Rates: * * * 1/2
Woody Grant (Bruce Dern) is coming to the end of things. He’s old and, while still tough as an old boot, starting to lose his faculties. Sometimes he seems in a daze, or unsure of his surroundings, other times he seems clear and sharp. But the downward trend is clear.
This manifests itself most obviously in his sudden fixation on a phony sweepstakes letter he receives, of the ‘You may have already won 1 000 000 000’ kind. Convinced the letter is real, or maybe just indulging the fantasy, Woody determines to make his way to the State of the movie’s title, headquarters of the sweepstakes company, to claim his prize. When his no nonsense family refuse to take him he sets out on foot, a repeated pattern that ends each time with his aimless, well meaning son David (Will Forte) bringing him home.
But when Woody’s wanderings start to pose a danger to the old man, David decides to drive his father to Nebraska after all, to prove that the prize is fake and snap him out of his reverie. Father and son take to the highway for a gentle, wryly comic road trip featuring many familiar road trip elements; misunderstandings, arguments, laughs, tension, regrets.
En route, Woody gets drunk and takes a tumble and the trip is more fully detoured by a few days of recuperation in the small town of Billings, where Woody grew up and much of his extended family still lives. His peppery wife Kate (June Squibb) and older son Ross (Bob Odenkirk) come to check up on him, and a round of family gatherings ensues. The polite veneer that hangs across these lunches and dinners is soon torn down however, once word of Woody’s ‘winnings’ gets out.
It’s only a short step for Woody’s many friends and relatives to go from congratulating him on his good fortune… to trying to claim a piece of it for themselves, which they all do with varying degrees of forcefulness. And once the lie behind the cash is revealed, it’s an even shorter step for everyone to disown him again.
Alexander Payne’s sixth feature film is another assured effort, very much in keeping with the director’s previous works. And the muted tone, observational approach and mix of comic and dramatic on display here will be familiar to anyone who’s followed the director’s career to date.
Payne has always been a good director of actors – have a look at how many Oscar nominations his films have wrought, for one example of this – and he again elicits excellent performances from a strong cast.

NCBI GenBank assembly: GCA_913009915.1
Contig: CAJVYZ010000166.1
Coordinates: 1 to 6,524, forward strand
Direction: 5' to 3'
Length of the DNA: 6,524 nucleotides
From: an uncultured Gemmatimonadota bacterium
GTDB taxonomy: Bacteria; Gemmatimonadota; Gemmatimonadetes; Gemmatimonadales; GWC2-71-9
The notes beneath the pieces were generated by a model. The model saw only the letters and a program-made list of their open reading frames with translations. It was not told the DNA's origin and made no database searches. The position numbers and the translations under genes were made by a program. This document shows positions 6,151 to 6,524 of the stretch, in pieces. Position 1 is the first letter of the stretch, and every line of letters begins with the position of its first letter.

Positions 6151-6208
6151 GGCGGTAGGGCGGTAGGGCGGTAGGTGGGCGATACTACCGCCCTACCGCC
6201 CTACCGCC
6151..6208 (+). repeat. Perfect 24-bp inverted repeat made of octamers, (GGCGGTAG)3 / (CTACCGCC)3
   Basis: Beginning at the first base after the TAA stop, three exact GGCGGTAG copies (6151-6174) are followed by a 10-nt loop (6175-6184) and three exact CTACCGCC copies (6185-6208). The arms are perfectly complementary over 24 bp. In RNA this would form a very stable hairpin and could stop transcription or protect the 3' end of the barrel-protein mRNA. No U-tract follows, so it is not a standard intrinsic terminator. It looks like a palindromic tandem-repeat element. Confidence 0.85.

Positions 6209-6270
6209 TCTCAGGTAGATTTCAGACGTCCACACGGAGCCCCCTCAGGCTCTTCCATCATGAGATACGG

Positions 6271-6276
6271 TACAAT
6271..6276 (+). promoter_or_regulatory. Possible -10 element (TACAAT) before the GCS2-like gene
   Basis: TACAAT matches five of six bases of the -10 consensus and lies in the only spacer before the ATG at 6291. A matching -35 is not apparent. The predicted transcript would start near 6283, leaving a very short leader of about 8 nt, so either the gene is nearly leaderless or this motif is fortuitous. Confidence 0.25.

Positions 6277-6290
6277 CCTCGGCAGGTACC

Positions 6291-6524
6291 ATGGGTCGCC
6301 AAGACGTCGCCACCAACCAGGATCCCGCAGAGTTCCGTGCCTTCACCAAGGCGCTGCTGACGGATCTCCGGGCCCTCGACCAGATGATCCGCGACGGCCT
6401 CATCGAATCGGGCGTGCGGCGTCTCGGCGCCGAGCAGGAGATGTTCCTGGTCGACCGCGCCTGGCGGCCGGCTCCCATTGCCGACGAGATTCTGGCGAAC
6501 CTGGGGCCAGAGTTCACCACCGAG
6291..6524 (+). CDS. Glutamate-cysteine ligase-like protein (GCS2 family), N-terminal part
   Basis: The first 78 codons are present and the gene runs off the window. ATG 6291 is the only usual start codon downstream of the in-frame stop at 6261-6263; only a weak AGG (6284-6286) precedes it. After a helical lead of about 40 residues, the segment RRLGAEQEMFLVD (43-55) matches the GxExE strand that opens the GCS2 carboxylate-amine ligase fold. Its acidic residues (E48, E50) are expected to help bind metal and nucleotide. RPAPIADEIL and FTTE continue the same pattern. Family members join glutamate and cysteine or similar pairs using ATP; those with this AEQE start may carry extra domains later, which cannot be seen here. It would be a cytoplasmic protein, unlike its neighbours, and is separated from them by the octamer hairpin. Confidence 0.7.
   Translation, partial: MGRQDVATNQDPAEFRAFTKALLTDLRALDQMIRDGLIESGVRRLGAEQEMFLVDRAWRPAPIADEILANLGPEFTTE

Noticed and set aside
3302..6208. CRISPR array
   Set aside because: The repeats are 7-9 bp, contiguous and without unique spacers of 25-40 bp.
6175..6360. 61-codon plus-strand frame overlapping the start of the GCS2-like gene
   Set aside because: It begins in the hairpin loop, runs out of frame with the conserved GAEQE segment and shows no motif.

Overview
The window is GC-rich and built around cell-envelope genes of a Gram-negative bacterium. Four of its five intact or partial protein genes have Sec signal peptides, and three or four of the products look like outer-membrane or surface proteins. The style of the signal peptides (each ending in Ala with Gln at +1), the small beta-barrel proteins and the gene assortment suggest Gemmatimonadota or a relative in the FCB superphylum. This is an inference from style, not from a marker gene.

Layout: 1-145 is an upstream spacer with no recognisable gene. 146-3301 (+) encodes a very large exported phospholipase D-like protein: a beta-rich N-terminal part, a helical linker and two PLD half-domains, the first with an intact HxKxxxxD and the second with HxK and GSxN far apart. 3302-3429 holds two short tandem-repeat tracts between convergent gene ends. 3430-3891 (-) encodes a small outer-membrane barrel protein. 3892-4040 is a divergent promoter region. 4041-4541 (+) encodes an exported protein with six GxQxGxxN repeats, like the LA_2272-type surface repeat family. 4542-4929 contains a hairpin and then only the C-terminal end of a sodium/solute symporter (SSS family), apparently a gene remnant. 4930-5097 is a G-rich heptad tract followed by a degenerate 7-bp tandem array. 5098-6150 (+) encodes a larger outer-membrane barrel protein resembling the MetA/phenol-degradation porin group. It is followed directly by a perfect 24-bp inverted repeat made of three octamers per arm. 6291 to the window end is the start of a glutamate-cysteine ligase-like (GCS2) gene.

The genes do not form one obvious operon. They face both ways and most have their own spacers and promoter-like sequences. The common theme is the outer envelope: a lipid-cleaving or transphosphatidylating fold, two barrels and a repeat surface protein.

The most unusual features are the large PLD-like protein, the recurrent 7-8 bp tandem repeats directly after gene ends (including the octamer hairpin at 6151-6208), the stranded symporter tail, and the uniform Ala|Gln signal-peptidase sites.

As the gruff, but likable, Woody, Bruce Dern has his best role (and craziest hair) in years, and he is well paired with an equally ingratiating performance from Will Forte. Although June Squibb trumps them both, in a riotous turn that quickly accelerates from put upon housewife to savage mouthed pitbull in a few hilarious scenes. Her vigorous defence of her husband’s character, and commensurate takedown of the rest of his family’s, is the films undoubted highlight.
Although there is much to enjoy throughout, particularly the luminous black and white cinematography of Phedon Papamichael and the rustic score of Mark Orton. Both suit the film’s restrained, deliberate pace and add atmosphere and charm.
Watching Nebraska is a bit like paying a visit to a small town in a quiet part of the country; it's easy going, undemanding, almost soothing. Everyone is unhurried. There is space and silence between moments and people. Much seems to be left unsaid, but even this could be illusionary. Like the inscrutable expression on the main characters face, you wonder; Are these people quiet because they're thinking things over? Or not thinking at all? Do they move through their lives slowly because they know something you don't? Or do they know nothing?
And, again like spending time in a quiet, out of the way place, sometimes the film hangs a bit heavy. There may be, at least a little, too much of not very much going on. There are flatspots, and the characters (for me, always excepting June Squibb) wear out their welcome after a time. The ending too, is a bit pat which seems at odds with the messy interpersonal relationships that the film otherwise centres around.
But mostly, this is as pleasant as a cruise down a back country highway on a summers day. It's entertaining and undemanding, with just enough insight to give the hint of resonance. It doesn't hit the pointed heights of some of Payne's other films, but has a genuine warmth that is missing from them as well.
A polished film with many fine qualities.